Journal of Geophysical Research: Solid Earth

Partitioning of oxygen between the Earth's mantle and core

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Abstract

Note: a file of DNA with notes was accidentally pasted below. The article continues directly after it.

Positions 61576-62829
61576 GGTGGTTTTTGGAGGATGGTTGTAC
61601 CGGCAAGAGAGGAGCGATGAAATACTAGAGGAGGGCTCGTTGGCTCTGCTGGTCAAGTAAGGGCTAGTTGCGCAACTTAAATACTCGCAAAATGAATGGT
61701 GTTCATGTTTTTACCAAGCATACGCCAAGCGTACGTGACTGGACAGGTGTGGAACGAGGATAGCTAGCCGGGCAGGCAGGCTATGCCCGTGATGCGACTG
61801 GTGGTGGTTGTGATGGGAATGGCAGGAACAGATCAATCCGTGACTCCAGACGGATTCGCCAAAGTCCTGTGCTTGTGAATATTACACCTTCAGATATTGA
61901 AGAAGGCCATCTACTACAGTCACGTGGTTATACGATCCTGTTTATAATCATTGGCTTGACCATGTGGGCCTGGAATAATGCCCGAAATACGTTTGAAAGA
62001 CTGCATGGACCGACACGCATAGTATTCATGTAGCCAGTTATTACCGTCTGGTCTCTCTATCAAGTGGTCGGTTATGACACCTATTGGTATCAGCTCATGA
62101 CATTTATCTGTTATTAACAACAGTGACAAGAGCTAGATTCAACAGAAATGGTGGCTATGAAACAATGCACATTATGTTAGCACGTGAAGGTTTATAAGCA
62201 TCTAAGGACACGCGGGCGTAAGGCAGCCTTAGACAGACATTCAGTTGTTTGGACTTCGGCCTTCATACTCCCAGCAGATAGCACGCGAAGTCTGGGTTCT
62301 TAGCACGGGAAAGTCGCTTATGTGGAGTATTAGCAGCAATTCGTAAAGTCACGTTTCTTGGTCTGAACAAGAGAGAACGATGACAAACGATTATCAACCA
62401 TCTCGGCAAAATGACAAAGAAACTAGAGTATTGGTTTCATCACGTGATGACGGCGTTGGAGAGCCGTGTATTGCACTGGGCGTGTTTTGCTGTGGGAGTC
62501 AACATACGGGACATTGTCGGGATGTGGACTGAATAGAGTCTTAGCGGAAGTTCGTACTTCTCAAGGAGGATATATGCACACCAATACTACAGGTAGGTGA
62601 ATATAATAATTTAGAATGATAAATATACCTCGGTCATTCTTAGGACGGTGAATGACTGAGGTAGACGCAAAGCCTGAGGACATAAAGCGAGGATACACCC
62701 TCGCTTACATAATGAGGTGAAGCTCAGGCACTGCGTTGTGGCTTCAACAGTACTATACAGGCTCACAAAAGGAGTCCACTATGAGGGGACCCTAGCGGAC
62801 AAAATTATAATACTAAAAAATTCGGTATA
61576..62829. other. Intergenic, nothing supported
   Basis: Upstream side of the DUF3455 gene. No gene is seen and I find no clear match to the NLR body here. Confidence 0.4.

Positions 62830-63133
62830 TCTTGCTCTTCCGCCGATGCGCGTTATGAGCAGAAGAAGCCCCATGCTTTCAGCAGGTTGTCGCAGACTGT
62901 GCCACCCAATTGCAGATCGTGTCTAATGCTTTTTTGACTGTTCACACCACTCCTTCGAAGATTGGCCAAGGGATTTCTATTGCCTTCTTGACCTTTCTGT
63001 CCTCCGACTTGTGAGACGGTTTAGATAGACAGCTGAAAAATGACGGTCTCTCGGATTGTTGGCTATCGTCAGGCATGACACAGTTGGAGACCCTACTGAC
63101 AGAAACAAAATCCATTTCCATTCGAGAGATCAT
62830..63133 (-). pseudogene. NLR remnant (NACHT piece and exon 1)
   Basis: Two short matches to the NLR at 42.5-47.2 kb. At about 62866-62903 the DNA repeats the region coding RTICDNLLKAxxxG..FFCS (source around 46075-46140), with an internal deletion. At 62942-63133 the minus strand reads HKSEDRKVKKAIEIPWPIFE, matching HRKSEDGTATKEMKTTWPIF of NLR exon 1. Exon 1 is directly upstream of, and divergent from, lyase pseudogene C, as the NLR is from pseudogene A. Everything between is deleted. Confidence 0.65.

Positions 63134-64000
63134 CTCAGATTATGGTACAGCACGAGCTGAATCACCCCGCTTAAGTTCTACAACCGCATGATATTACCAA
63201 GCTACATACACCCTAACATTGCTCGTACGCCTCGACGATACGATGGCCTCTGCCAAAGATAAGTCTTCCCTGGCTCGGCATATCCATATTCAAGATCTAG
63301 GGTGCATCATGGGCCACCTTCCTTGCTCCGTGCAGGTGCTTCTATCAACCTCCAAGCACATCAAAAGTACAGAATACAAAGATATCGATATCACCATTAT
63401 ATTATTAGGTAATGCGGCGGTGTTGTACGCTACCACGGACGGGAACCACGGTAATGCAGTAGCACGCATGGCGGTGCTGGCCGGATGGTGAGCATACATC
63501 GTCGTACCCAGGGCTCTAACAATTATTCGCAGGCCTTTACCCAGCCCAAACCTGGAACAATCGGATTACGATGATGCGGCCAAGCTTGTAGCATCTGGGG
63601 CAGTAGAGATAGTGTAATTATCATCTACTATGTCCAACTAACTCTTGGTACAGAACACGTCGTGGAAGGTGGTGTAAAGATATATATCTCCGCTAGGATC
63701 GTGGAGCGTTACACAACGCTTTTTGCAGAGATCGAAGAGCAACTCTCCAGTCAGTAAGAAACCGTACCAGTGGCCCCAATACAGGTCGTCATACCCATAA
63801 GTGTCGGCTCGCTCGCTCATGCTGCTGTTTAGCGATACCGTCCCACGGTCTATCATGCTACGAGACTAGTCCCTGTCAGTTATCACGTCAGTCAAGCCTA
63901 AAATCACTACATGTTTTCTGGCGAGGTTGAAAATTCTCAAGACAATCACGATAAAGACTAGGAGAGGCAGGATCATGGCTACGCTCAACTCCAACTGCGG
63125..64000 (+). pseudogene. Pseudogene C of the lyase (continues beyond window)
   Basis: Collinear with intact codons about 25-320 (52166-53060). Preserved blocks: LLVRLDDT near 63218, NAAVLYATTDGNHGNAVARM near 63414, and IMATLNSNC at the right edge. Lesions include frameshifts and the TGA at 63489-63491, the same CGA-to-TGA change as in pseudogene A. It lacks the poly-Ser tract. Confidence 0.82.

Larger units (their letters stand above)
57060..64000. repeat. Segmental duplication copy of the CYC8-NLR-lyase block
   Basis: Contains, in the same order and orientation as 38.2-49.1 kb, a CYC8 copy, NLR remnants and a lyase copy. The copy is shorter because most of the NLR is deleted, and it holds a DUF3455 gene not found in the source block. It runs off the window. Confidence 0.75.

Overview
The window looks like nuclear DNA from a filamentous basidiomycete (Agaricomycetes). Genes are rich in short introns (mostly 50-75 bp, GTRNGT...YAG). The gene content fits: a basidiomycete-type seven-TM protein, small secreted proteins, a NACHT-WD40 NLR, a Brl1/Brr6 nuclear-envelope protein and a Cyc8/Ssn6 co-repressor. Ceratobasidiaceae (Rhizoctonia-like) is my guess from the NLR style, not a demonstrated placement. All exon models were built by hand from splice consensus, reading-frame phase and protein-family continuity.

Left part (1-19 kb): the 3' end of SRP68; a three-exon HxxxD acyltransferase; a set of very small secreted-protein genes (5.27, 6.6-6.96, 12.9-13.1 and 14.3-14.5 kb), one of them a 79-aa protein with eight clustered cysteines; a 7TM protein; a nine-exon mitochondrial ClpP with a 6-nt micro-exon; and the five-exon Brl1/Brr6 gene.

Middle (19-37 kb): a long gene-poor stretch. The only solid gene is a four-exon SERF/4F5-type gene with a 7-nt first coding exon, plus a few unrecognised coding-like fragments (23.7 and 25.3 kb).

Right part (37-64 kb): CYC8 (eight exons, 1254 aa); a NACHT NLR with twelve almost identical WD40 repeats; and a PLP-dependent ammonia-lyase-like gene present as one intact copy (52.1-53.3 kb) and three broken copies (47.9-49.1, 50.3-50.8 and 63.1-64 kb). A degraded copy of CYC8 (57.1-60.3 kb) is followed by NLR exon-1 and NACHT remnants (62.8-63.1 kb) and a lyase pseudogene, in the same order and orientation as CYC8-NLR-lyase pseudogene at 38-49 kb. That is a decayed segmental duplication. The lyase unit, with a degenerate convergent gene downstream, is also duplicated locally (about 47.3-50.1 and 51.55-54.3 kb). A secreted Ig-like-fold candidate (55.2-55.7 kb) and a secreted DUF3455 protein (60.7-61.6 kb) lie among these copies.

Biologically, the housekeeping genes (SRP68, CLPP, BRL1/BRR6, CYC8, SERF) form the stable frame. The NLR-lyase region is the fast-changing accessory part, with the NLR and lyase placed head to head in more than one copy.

[1] Experiments to investigate the partitioning of oxygen between liquid iron and (Mg,Fe)O magnesiowüstite were conducted at 30–70 GPa and 2800–3500 K using a laser-heated diamond anvil cell. A thin foil was prepared from the reacted regions in the recovered samples using a focused ion beam. The compositions of coexisting quenched iron and magnesiowüstite were measured using a transmission electron microscope equipped with energy dispersive X-ray spectroscopy and electron energy-loss spectroscopy. In order to understand and model the results, additional experiments were performed to determine the activity of oxygen, or rather FeO, in liquid Fe metal. Multianvil experiments to measure the oxygen contents of coexisting immiscible metallic and ionic liquids in the Fe-FeO system were performed up to 25 GPa. The results were used to extract excess mixing properties for Fe-FeO liquids at high pressure and temperature. These properties were used to derive a model that describes oxygen partitioning in the Fe-Mg-O system that is independent of the actual experimental partitioning data. The model indicates that the oxygen content of liquid Fe becomes a strong nonlinear function of the FeO content of magnesiowüstite at pressures greater than 25 GPa. This prediction is in excellent agreement with the experimental partitioning data, which is faithfully reproduced in most instances. The new results confirm that the Earth's core is undersaturated in oxygen with respect to the FeO content of the bulk mantle, which will result either in FeO being depleted from the very base of the mantle or lead to the development of an FeO-enriched outer layer of the core. These possibilities are not mutually exclusive.

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